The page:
At the ISTE 2016 conference, being held this week, virtual reality is no doubt turning out to be the new popular kid on the block. (See last week’s post.) But there’s a problem afoot: We are seeing an “echo chamber” effect at play in educational settings. Too many of these sessions sound like the same content: the field trip or the gadget. Both represent education ‘light.’ That’s not a good thing.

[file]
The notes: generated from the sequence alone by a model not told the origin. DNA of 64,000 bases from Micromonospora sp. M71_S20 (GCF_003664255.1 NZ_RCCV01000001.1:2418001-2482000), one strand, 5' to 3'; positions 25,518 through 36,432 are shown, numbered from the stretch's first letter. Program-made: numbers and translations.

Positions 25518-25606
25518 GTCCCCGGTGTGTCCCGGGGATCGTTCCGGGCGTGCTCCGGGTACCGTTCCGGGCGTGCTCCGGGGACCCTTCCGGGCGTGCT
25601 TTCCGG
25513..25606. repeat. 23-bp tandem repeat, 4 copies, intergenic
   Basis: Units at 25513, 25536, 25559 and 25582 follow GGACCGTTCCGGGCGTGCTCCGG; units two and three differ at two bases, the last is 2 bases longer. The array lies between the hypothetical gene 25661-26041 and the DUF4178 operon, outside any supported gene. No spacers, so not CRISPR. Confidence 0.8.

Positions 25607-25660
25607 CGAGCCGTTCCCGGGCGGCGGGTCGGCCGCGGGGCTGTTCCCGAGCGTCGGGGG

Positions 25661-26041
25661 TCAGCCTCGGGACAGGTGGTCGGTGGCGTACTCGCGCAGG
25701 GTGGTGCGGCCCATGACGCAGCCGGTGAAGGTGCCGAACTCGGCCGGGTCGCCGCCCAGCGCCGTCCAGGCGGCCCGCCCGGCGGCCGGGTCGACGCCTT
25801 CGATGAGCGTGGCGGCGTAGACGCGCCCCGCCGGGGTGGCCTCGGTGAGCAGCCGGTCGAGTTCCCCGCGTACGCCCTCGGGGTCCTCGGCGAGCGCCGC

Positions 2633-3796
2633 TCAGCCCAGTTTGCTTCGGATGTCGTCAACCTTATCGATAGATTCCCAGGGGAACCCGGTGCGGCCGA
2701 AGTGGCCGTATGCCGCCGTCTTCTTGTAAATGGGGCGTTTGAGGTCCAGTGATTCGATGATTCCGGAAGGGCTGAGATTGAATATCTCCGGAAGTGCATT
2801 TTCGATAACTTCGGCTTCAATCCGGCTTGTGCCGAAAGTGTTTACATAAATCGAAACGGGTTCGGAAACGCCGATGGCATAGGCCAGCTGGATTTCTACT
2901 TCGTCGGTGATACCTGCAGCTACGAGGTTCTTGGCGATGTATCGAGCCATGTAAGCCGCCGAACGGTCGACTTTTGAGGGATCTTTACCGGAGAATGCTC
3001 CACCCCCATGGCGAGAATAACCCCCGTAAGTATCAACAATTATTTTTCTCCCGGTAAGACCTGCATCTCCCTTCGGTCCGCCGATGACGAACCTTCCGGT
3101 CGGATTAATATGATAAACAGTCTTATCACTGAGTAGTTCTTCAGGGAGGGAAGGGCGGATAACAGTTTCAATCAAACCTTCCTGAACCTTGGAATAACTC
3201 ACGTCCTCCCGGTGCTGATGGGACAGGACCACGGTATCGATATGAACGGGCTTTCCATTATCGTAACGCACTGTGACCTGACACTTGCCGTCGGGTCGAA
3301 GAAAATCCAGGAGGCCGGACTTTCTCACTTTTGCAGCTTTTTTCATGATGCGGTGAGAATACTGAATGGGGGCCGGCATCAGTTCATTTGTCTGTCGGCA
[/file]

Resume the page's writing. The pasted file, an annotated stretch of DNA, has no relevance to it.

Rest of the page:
“Hardware has run ahead of content,” bemoans Rene Pinell of Kaleidoscope VR . She’s right. You can see it here at the ISTE conference. In the Wall Street Journal, Chrisotpher Mims lambasts the fact that “most content is demos.” He’s right, too. Can you whisper “hype cycle?” With the exception of zSpace and my own workshops (the last two on the list posted last week), there is nothing much new here. Unlike VR at the recent SXSWedu festival, which featured many creative twists for VR (e.g., online learning, virtual reality mashups, vision health, emotional intelligence, and the future of storytelling), VR at ISTE is, like many new technologies, pursuing the lowest common denominator. Ouch.